“Serwatti Islands” was a label in popular use in the 19th C, that in present-day geography corresponds with most of the islands in the “remote” (as it is invariably described) south-western area of the Maluku/Moluccas province of Indonesia, about latitude 8º S, between and including Kisar and the Tanimbar group. Note that I’m excluding Wetar here, which is officially in south-western Maluku, but doesn’t much concern my subject. Also note that the Serwatti Islands, aka “Serawatti Islands”, both historically and in present-day conceptions of Maluku’s south-western islands, usually do not include the Tanimbar group. But for present purposes, the islands of Babar and Yamdena (the main island in the Tanimbar group, aka “Timor Laut”, and also the largest single island, by far, in my Serwatti Islands grouping) are peas in a pod, as well as being only 130km apart.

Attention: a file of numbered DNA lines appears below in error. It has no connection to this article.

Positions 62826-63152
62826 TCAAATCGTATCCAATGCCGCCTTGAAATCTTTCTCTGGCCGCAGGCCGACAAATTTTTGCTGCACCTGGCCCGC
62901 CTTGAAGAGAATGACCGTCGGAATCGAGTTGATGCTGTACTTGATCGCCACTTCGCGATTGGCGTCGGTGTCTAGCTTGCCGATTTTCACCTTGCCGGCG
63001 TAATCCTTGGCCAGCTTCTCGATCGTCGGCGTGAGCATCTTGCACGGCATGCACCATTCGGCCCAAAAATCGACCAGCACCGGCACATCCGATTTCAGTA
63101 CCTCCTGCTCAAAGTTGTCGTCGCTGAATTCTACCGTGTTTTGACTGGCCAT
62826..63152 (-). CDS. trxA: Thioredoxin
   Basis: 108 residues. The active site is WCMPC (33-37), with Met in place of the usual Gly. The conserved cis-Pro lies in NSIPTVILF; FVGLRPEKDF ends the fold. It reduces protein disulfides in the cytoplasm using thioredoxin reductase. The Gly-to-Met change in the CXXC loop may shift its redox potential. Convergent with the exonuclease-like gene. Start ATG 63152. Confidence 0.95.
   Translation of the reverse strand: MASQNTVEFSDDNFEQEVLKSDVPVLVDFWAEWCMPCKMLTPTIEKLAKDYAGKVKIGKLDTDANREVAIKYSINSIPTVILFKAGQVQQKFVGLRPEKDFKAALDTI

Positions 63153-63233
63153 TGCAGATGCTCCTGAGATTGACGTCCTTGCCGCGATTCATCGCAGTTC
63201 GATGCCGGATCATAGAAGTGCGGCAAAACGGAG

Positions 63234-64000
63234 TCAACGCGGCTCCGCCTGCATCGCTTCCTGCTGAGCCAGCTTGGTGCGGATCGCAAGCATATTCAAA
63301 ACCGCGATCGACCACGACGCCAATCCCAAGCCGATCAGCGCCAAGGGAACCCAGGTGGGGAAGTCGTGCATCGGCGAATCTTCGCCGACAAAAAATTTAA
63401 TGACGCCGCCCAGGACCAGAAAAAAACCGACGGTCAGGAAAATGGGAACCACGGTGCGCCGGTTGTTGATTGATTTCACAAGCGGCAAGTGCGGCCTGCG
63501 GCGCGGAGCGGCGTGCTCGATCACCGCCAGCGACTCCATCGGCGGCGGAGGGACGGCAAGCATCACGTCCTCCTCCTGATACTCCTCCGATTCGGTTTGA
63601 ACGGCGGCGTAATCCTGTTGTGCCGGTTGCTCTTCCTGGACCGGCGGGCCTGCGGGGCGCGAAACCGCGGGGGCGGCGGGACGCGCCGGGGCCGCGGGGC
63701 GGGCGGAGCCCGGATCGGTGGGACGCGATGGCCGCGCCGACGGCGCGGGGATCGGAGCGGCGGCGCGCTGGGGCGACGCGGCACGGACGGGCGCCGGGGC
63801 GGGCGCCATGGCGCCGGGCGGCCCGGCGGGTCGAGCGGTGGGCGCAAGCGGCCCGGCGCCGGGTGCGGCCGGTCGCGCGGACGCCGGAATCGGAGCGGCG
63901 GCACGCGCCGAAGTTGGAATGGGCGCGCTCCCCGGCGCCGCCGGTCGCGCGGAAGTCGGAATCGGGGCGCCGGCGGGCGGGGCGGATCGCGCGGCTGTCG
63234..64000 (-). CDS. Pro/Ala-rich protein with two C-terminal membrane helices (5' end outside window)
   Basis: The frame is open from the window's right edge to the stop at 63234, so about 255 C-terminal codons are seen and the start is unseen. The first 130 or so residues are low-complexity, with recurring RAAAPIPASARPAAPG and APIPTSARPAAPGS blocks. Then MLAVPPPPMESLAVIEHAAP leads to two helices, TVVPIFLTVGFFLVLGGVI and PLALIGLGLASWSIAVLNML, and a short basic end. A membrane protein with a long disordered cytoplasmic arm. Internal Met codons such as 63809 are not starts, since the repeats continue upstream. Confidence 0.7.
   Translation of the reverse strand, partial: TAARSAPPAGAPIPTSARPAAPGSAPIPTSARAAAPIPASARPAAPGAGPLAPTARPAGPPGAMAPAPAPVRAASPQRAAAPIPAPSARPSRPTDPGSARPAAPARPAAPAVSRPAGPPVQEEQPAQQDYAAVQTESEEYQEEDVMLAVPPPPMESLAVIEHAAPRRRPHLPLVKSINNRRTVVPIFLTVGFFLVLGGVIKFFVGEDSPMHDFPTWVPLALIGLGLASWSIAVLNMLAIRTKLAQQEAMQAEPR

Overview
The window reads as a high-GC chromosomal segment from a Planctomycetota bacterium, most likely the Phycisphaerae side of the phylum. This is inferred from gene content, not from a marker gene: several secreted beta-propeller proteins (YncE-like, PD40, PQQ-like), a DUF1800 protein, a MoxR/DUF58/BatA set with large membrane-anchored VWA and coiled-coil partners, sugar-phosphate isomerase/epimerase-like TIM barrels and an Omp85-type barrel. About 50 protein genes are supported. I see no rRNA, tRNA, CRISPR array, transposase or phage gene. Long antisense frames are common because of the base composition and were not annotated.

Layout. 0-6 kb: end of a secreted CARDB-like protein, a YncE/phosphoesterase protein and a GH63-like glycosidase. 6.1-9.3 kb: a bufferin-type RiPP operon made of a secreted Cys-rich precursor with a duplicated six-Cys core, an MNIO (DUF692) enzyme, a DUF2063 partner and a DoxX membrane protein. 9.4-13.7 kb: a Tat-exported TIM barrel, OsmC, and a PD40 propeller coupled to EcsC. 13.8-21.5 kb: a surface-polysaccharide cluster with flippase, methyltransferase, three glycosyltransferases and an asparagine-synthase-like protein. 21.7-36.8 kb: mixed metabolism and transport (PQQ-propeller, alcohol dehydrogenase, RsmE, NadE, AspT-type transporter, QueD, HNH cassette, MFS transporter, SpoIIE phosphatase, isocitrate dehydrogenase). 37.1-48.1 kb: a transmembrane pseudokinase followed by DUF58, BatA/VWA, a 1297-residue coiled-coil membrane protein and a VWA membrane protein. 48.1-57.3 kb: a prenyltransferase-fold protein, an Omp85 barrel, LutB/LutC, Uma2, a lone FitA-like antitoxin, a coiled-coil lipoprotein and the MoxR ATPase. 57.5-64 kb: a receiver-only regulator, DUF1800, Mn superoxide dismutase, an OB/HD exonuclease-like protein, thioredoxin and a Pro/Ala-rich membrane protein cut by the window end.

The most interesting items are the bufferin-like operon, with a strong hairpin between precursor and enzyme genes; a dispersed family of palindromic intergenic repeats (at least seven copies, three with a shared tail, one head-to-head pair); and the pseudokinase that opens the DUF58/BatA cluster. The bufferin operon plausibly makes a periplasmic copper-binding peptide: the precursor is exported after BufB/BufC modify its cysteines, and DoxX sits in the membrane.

As for the 20-odd minor islands west and north-west of the Babar/Barbat group, up to Kisar, which I’m also labelling “Serwatti Islands”, these are too dispersed, and also too peripheral to my subject to be worth a separate nomenclature. And one more clarification: confusingly perhaps, Ambon locals (in Maluku terms, big-city folk) refer to the south-western Maluku islands as Tenggara Jauh, or the far south-east – despite some them being due south, and even slightly south-west, of downtown Ambon (at 128º E).
But in this part of the world (not to mention most of Australia, north-west of Cape Howe), south-east is destiny – and going to or from the south-west is only a Sunday ramble in a cross-wind.
** Darwin sometimes is also caught between deciding whether its harbour abuts the Arafura or Timor Seas – although the case for the latter seems geographically overwhelming, IMO. Perhaps, in occasionally wistfully batting for Team Arafura, Darwin – ever eager to snuggle up to Asia – wishes to metaphorically bridge the Timor Trough, a rather non-snuggly natural feature running the entire length of the Timor Sea, whose eastern end is smack-bang between Babar and Yamdena – at the very middle, then, of my erstwhile, archipelagic centre of Australia’s “near north”.